How your next home might run off a battery
ROCKVILLE, Md. — The future of home energy sits in Josh and Susan Fried’s basement near shelves of old tools and canned soup, an unadorned box the size of a wine cooler filled with a dozen silent batteries.
Annoyed by blackouts, the retired dentist and his wife paid $50,000 for the batteries and other technology that could keep their suburban home supercharged. Now, if their cul-de-sac loses power, they can run the air conditioning, the treadmill, even the espresso machine for three days before breaking a sweat.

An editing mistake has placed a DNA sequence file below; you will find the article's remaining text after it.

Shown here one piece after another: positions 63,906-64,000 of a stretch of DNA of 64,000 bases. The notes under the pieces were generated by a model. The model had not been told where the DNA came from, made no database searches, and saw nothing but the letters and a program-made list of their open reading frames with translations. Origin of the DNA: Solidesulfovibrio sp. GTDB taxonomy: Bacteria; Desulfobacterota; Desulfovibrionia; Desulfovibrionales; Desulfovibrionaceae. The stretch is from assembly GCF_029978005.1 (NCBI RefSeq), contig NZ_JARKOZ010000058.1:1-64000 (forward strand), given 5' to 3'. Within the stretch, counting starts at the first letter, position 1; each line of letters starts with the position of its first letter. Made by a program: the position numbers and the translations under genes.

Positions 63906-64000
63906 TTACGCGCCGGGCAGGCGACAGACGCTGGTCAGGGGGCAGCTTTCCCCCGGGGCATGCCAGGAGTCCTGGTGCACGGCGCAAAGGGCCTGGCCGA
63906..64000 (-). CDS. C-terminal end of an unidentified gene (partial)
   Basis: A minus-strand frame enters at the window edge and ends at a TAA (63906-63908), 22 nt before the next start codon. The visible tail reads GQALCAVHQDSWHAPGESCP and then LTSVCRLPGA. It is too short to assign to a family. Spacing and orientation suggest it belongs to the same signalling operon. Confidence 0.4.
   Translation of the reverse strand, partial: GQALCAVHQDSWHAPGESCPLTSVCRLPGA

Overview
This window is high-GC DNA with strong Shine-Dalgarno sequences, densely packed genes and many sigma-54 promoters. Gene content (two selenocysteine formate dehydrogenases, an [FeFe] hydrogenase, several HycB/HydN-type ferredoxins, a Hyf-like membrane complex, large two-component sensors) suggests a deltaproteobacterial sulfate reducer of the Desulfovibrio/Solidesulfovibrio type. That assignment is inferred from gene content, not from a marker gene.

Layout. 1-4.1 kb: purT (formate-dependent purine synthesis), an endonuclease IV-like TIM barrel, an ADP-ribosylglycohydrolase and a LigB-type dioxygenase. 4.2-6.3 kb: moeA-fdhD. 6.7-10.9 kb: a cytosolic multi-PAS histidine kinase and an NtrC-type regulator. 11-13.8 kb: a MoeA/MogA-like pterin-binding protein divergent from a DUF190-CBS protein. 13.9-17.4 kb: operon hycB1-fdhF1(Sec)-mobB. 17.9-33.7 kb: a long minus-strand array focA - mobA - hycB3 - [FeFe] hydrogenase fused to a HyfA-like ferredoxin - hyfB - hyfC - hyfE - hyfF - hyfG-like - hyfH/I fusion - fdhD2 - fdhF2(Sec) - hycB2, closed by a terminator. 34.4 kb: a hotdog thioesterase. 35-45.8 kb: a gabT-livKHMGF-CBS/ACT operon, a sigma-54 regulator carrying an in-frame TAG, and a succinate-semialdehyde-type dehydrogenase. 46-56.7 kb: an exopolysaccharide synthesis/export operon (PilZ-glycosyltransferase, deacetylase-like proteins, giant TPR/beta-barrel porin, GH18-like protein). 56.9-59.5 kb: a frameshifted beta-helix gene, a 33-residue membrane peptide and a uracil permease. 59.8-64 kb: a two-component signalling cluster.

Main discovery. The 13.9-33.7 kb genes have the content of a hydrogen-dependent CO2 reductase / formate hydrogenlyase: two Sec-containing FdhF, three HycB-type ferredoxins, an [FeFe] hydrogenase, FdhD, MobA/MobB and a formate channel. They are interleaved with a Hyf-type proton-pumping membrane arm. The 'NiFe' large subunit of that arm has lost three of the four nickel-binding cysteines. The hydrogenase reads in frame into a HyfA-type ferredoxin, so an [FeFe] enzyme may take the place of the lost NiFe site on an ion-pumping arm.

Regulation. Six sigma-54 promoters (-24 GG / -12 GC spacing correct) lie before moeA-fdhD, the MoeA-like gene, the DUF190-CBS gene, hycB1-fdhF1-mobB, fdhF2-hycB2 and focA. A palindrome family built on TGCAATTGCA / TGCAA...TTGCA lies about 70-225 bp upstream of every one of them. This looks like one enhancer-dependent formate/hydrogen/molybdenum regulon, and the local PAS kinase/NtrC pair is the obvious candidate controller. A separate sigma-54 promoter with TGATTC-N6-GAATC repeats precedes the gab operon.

Their power bill is smaller, too, because they can stockpile energy from their solar panels and Pepco’s lines for when the sun isn’t shining or prices are high. When the batteries are fully charged, the couple can even sell some juice back, sometimes making $30 a month.
“The sun is out,” said Josh Fried, 67, one day last week. “I’ve been selling all day.”